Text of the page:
Primary Risks Linked to Colon Cancer

Continuing with our theme during this month of Colorectal (colon) Cancer Awareness, let's make sure we are aware of some of the primary risk factors linked to colon cancer.

Like every cancer, colon cancer risks can be categorized as ones we can control (at least to an extent) and risks that we can not. We need to be aware of both categories as it will help modify our lifestyles OR be even more proactive with screening.

The American Cancer Society and other studies list the following life-style (ones we CAN CONTROL) risks related to colon cancer.

a) Being overweight or obese - did you know that the link is stronger in men for this factor? b) Physical inactivity - we hear this all the time but do the least about it. If you're not physically active, you have a greater chance of developing colon cancer. c) Certain types of diets - high in red meats (such as beef, pork, lamb, or liver) and processed meats (like hot dogs and some luncheon meats) raises the risk according to the studies. d) Smoking - we usually related smoking to lung cancer but studies show increased risk of colon cancer when exposed to tobacco for a long period. e) Heavy alcohol use.

Then there some colon cancer risk factors that we really can not change. Here are the top ones:

a) Being older - the risk of colon cancer increases with our age. The risk goes much higher after age 50 (think screening!). b) History of colorectal polyps or colon cancer - we mentioned the polyps in a previous post. If you have had a a history of these, especially large in size, you are at an increased risk. Any previous incidence of colon cancer even if fully removed increases the risk of new cancer in other parts of colon (think screening!). c) History of inflammatory bowel disease - IBD including other related diseases such as Crohn’s disease results in higher risk (think screening!). Please don't confuse IBS with IBD; IBS (syndrome) is not considered a risk factor. d) Family history of colon cancer - history of cancer in 1st-degree relative (parent, sibling, or child) increases the risk (think screening!). e) Your racial and ethnic background - yes, African Americans have the highest colon cancer incidence and mortality rates of all racial groups in the US. Unfortunately, the reasons for this are not fully understood.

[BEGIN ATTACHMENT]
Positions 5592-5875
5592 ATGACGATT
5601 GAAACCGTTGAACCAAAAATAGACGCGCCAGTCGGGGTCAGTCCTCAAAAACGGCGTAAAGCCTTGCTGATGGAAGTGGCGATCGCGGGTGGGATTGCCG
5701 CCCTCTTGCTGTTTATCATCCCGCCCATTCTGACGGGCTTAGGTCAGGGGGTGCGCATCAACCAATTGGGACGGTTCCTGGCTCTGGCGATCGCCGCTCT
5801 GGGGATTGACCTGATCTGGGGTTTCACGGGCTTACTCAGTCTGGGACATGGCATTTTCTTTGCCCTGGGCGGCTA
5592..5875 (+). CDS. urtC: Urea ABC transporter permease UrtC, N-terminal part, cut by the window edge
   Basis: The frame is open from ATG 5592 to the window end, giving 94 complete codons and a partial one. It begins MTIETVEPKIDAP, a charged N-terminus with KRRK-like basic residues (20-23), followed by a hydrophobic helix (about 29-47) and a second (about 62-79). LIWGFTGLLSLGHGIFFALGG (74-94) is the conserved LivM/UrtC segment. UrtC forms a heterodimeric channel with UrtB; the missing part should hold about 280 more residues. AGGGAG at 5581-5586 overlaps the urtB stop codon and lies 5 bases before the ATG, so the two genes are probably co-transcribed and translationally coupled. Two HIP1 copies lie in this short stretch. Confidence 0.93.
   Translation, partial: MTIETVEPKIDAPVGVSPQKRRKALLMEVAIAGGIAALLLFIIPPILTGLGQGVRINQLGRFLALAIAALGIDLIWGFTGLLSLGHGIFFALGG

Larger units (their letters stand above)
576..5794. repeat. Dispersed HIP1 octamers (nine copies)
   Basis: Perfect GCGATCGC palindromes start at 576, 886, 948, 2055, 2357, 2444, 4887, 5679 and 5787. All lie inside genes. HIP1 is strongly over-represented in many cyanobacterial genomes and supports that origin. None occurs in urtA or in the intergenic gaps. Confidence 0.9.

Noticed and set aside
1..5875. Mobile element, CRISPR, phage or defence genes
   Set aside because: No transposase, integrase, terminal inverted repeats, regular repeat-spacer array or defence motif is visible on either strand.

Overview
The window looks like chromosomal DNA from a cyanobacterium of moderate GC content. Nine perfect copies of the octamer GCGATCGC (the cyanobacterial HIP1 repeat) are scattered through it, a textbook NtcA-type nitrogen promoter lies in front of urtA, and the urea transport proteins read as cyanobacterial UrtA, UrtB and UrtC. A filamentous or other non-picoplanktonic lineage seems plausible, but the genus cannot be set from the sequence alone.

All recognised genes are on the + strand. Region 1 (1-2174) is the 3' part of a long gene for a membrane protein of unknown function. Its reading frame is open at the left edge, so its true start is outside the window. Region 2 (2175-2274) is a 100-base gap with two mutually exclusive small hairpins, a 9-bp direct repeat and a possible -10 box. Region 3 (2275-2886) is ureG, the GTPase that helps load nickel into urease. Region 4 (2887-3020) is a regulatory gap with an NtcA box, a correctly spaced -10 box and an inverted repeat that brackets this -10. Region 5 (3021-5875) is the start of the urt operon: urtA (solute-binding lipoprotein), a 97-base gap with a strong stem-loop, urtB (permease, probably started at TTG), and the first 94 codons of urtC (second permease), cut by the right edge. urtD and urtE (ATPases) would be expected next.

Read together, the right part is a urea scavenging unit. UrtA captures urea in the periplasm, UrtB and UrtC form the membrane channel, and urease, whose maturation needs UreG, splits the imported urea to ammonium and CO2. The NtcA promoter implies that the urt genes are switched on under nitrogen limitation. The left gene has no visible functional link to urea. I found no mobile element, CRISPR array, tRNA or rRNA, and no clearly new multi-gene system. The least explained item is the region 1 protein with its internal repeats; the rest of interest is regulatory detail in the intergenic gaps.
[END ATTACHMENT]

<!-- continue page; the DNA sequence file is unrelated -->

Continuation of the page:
As always, would love to hear your or your loved ones experiences so we can benefit as a society. Also, if you want to follow, please LIKE our page so you can see future posts. Stay well and take care of yourself.


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